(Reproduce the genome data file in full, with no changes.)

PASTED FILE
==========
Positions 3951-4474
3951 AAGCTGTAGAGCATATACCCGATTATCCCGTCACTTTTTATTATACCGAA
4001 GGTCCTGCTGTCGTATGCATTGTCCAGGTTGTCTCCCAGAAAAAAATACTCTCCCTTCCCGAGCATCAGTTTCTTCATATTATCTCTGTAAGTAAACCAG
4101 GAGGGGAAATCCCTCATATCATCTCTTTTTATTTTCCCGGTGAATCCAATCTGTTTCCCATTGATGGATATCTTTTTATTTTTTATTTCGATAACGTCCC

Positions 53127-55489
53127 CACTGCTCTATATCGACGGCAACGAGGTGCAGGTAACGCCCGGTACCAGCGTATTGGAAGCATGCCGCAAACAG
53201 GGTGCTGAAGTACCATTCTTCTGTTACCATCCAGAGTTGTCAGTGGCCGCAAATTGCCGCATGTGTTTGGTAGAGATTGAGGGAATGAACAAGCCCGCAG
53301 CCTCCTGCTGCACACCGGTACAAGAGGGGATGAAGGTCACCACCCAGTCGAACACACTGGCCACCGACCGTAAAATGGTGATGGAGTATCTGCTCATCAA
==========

Positions 3951-4474
3951 AAGCTGTAGAGCATATACCCGATTATCCCGTCACTTTTTATTATACCGAA
4001 GGTCCTGCTGTCGTATGCATTGTCCAGGTTGTCTCCCAGAAAAAAATACTCTCCCTTCCCGAGCATCAGTTTCTTCATATTATCTCTGTAAGTAAACCAG
4101 GAGGGGAAATCCCTCATATCATCTCTTTTTATTTTCCCGGTGAATCCAATCTGTTTCCCATTGATGGATATCTTTTTATTTTTTATTTCGATAACGTCCC

Positions 53127-55489
53127 CACTGCTCTATATCGACGGCAACGAGGTGCAGGTAACGCCCGGTACCAGCGTATTGGAAGCATGCCGCAAACAG
53201 GGTGCTGAAGTACCATTCTTCTGTTACCATCCAGAGTTGTCAGTGGCCGCAAATTGCCGCATGTGTTTGGTAGAGATTGAGGGAATGAACAAGCCCGCAG
53301 CCTCCTGCTGCACACCGGTACAAGAGGGGATGAAGGTCACCACCCAGTCGAACACACTGGCCACCGACCGTAAAATGGTGATGGAGTATCTGCTCATCAA